Less than two months after opening in April, Paradise City Incheon announced it will be hosting an Asian Poker Tour event. It marks a big step for the newest integrated casino resort in South Korea, which is seeking to become a major regional player in a shifting Asian gaming landscape.
The APT Korea Incheon will kick off on August 12 at the Paradise City casino. This will follow the APT Philippines, which runs July 19-27 at Resorts World Manila, recently the site of a tragic mass murder.
The tournament series will feature nine events over nine days. In addition to a $985 buy-in main event, the series will also include Head Hunter and Monster Stack tournaments, Deep Stack Turbos, a Super Deep Stack, No Limit Holdem, of course, Pot Limit Omaha, a Super Deep Stack event, a High Roller event, and a PLO High Rollers event.
One safe bet, however, is that a Korean likely won’t win at the inaugural stop of the APT on the Korean peninsula. Usually such tours exist to bring local players together with regional rounders.
South Korea has 17 casinos, but only one, located more than 90 miles from Seoul, is open to Korean nationals.
K-Pop Casino Boom
The Paradise City casino calls itself a “K-style Premium Casino,” which is shorthand for “Korea’s largest premium foreigner exclusive casino with top quality service, fair gaming operation, and state-of-the-art systems.”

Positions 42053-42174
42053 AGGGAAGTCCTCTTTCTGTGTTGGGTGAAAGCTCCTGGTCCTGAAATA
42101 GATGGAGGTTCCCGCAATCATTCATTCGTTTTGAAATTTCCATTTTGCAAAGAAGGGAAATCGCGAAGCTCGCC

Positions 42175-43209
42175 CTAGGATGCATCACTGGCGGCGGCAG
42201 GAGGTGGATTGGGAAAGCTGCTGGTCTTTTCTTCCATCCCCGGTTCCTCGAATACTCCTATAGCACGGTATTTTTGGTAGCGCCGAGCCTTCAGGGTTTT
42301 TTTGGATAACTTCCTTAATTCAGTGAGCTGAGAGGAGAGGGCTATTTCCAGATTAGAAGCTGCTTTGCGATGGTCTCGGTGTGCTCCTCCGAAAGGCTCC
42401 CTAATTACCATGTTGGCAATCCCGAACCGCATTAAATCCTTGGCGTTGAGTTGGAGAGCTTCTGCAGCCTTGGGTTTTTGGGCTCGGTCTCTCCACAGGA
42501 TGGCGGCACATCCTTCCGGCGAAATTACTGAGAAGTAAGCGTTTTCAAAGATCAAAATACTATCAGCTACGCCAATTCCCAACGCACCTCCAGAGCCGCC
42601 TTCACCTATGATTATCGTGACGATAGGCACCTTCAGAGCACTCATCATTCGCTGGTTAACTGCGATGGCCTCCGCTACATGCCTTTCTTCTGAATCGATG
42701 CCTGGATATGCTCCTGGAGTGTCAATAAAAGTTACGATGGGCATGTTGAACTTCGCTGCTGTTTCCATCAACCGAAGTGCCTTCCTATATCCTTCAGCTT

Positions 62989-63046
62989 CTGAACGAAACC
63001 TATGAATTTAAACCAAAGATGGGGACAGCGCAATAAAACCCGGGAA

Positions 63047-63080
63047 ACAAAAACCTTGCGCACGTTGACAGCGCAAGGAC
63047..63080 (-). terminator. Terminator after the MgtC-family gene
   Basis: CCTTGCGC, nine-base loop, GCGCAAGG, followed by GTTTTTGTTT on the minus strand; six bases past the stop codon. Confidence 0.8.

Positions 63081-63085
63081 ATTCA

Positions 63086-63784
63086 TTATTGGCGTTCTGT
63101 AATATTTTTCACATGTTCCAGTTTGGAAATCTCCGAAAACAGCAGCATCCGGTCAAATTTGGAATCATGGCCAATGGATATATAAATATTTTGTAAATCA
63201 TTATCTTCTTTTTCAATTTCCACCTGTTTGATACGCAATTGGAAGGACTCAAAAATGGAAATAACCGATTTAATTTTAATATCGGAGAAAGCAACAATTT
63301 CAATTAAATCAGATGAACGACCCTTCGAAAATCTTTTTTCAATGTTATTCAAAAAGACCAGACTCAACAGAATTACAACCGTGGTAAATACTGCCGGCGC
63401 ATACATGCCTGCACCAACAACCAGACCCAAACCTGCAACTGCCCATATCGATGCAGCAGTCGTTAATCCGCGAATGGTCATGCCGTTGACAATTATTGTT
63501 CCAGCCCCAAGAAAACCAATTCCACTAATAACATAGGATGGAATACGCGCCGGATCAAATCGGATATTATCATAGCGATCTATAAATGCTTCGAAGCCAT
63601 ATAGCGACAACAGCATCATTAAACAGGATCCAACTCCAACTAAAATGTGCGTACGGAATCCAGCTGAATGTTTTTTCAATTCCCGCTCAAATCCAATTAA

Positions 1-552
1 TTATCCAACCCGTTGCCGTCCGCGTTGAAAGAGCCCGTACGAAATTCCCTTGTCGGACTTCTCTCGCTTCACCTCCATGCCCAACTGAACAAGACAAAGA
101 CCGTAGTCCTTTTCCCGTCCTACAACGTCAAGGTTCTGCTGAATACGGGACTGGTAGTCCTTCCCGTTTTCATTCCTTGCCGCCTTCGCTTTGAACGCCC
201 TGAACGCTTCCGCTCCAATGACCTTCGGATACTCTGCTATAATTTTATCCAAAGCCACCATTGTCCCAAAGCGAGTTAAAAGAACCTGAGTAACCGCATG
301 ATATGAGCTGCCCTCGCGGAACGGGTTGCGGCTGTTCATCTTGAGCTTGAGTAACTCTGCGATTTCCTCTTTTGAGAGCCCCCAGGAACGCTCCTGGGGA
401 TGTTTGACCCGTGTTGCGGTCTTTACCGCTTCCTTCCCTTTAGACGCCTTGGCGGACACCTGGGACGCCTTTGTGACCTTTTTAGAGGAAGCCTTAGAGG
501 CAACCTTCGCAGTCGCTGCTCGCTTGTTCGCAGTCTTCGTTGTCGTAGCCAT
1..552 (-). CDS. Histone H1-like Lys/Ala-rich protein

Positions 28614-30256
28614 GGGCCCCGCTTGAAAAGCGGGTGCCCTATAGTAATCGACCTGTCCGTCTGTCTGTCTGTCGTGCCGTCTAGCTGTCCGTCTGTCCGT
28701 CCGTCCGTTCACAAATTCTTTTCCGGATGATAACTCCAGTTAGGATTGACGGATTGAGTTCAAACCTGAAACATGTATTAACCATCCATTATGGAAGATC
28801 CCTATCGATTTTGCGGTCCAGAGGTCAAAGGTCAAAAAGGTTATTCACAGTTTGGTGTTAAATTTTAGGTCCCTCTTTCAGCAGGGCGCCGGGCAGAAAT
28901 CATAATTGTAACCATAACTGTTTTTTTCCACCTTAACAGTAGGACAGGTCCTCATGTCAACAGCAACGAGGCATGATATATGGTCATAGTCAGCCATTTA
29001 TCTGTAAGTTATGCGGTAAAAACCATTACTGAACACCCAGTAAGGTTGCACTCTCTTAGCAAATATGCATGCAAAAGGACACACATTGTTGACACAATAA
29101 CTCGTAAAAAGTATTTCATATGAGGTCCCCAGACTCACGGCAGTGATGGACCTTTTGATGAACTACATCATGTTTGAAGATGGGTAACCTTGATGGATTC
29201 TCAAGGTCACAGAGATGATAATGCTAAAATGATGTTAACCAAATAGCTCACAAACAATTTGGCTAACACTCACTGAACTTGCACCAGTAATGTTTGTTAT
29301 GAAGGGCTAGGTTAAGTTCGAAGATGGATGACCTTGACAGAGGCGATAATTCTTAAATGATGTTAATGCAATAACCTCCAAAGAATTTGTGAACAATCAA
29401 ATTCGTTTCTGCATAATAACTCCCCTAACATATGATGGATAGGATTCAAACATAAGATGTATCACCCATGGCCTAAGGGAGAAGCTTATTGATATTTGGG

In the spirit of integrated resorts popping up across the region, the establishment features a hotel, convention center, shopping plaza, spa, club, and carnival and performance areas.
The casino owners, Japanese pachinko giant Sega Sammy Holdings, also have made fine art key to the experience they’re trying to offer. They’re calling it an “art-tainment resort,” and have commissioned pieces by renowned local and international artists.
The owners are expecting increased competition soon, too, as Nevada-based Caesars Entertainment is planning to open Midan City in Yeongjong in 2020, and that same year tribal casino operator Mohegan Sun will be opening the Inspire Resort, which has design plans calling for an amusement park with roller coasters integrated into the hotel-casino experience.
Chinese Travel Ban and the “Missile Issue”
The Chinese government recently ordered the country’s travel agents to no longer book trips to South Korea. Officials in Beijing said it was in response to the country’s cooperation with the United States to install missile systems in February, which the Chinese government interpreted as a provocative threat to its ally North Korea.
The move also could be seen as helping China protect its sputtering gaming industry in Macau. Chinese gamblers had been frequent visitors to Korean casinos. An 8 percent increase year over year in Chinese tourists traveling to South Korea in January and February flipped in March, which saw a 39 percent drop compared to 2016.
“There are concerns about the Chinese market,” Paradise officials said in a statement. “But we don’t expect the missile issue to continue in the long term.”
Paradise City lies on the outer edge of the South Korean capital, Seoul, which is only 35 miles from North Korea and the DMZ, putting the casino well within reach of a North Korean missile launch.